Friday, September 13, 2013

Swaziland: Will Swaziland become a Bhutan or a Nepal? Let the debate begin

Source: ISS

Will Swaziland become a Bhutan or a Nepal? Let the debate begin

Is there enough wiggle room for democrats in Swaziland’s absolute monarchy to make it worthwhile for them to participate in the 20 September elections?

This is a question which has not really figured in the political debate about Swaziland in South Africa, even though the country quietly simmers away most of the time on the backburner of our national consciousness. Because as a country we pay so little attention to events in our little neighbor that we have generally just absorbed, largely by osmosis, the strident calls for a complete boycott of elections by exiled Swaziland political organisations like the People’s United Democratic Movement (PUDEMO), the Swaziland Communist Party, backed by their allies in the South African left, such as Congress of South African Trade Unions (COSATU).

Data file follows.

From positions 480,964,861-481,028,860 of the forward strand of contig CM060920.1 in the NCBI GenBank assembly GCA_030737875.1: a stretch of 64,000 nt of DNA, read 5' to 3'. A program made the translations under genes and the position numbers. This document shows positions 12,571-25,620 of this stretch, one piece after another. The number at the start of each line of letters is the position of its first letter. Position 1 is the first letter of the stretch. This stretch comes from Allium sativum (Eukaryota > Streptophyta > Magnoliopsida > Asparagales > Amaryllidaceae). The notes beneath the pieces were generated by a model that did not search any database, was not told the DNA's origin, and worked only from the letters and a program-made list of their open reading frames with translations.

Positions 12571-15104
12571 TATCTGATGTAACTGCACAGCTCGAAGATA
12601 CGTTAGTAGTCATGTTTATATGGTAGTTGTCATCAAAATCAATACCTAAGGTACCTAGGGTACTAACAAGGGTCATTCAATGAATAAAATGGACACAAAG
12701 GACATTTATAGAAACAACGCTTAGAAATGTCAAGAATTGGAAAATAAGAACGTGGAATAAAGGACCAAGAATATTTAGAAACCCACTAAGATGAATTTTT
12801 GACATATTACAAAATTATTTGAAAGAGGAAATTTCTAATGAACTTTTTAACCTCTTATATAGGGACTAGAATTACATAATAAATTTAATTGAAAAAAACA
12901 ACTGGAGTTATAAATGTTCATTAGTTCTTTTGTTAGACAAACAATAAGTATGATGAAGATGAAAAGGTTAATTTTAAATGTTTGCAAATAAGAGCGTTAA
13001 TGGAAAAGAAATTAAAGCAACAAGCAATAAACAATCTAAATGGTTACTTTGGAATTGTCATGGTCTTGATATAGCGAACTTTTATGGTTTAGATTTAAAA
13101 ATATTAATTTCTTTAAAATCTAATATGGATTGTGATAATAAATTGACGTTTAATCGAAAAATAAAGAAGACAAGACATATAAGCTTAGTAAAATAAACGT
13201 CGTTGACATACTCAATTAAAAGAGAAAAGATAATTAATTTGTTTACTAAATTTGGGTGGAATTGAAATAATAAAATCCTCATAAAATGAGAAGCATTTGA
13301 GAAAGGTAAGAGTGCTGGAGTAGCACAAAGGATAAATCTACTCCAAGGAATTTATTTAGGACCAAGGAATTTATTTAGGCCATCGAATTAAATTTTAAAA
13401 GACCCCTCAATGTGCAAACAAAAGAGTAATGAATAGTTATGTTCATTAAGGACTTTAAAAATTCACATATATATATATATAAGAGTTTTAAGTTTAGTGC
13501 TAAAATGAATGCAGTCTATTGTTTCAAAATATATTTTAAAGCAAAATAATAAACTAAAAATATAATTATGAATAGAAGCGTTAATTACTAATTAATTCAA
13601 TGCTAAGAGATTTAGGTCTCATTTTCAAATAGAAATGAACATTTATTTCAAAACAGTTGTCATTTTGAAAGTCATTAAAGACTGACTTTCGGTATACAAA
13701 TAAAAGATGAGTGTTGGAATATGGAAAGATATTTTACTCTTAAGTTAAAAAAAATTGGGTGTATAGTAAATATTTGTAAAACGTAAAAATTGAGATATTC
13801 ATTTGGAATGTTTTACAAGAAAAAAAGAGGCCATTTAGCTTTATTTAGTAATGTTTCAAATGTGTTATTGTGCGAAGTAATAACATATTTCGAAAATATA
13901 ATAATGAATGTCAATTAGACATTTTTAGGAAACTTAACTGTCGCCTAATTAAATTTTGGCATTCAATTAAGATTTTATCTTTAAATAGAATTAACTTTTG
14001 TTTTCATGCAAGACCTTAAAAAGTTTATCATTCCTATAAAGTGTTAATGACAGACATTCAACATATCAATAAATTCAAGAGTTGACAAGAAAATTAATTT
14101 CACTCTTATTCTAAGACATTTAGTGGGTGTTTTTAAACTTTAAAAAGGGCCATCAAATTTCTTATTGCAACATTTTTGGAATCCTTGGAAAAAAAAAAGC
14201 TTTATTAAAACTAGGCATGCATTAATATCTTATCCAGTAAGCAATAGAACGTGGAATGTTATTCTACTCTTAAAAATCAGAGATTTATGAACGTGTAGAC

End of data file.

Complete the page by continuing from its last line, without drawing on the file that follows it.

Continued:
We owe it to Alex Vines, the head of the Africa programme at the Royal Institute of International Affairs – aka Chatham House – in London, and some of his colleagues, for questioning that rather automatic assumption and therefore prompting a debate. Vines and fellow researchers Christopher Vandome and Markus Weimer have just published a report entitled Swaziland: Southern African’s Forgotten Crisis, which documents thoroughly the dire predicament of the country. It warns that that the country is on a path to disaster unless political reforms are introduced urgently to put control in the hands of people who can and will govern the country properly.